You May Not Be Lawyers, But You Are Professionals

I don’t normally so blatantly based the title of my post on the title of another person’s article, but this time it seems appropriate.  Mianne on the NFPA LinkedIn discussion board posted a link to an article on law.com from the Legal Technology News page on law. com entitled, “We May Not Be Lawyers, But We Are Professionals” by Jeffrey Brandt.

I’m going to sign-on to most of what Jeffry says and suggest you read the entire post. Here are two parts that I found particularly well stated,

But last time I looked, in addition to the lawyers, law firms required technologists, Help Desk staff, library specialists and researchers, litigation support teams, marketing personnel, financial experts, paralegals, secretaries, human resource staff, and other administrative experts in order to run. Merriam-Webster defines “nonprofessional as “being such only for recreation” or “lacking or showing a lack of expert skill.” It offers up synonyms of amateur and unskilled. It goes on to define professional as “relating to a job that requires special education, training, or skill.”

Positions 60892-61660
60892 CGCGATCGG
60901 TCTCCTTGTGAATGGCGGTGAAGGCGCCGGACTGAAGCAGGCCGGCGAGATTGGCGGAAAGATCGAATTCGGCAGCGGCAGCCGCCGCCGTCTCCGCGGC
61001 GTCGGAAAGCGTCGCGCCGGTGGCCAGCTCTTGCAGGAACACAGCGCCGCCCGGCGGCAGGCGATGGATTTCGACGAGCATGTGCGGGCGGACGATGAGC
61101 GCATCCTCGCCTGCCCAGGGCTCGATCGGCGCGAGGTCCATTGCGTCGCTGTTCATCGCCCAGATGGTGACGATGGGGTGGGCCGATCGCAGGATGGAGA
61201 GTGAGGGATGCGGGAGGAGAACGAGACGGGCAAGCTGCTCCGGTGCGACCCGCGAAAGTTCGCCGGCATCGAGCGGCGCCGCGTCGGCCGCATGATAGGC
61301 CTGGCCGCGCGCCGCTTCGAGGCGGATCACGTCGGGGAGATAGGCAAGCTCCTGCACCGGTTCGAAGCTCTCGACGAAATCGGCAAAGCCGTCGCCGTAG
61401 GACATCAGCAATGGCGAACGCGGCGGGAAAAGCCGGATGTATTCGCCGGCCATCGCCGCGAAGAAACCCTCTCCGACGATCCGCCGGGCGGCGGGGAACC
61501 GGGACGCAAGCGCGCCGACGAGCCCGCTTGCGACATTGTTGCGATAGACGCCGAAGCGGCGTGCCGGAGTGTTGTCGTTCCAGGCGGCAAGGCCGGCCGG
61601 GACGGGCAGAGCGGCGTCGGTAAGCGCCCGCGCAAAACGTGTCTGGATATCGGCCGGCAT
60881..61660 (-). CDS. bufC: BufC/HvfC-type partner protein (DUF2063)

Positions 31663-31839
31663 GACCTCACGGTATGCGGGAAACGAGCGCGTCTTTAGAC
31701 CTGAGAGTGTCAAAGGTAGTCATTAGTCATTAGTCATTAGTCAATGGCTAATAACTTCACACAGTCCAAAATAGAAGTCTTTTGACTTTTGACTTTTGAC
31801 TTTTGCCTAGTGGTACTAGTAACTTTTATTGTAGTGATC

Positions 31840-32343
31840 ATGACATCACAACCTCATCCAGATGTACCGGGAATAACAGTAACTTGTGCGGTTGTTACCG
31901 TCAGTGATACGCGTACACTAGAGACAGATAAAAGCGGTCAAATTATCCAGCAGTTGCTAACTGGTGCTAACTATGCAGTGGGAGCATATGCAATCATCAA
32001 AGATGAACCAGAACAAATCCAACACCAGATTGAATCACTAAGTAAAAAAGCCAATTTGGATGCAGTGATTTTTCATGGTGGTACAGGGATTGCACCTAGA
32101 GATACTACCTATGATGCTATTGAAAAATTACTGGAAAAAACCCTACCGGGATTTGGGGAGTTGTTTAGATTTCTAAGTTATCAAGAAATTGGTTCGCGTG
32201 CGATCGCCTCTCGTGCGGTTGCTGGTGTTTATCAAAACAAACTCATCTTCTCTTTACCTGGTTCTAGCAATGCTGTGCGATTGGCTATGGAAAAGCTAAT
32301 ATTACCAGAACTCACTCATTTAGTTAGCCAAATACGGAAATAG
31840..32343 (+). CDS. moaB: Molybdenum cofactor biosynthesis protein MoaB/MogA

and

So here’s a cheer for all the dedicated professionals that work with lawyers day in and day out to ensure their needs are met and that their clients have the best experience possible. We may not be lawyers, but we are professionals.

Of course since paralegals are professionals, the must act as professionals, which is the point of this blog and The Empowered Paralegal series of books.

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One Comment

  • Jeff Myer says:

    I don’t know if my previous comment was able to be posted or not, so I will resubmit it.

    Great post! For those who are interested in becoming a paralegal, I think your blog is a great start. I would also recommend people read this article about tasks of paralegals, which I think complements this post well. A career in this can certainly be confusing.

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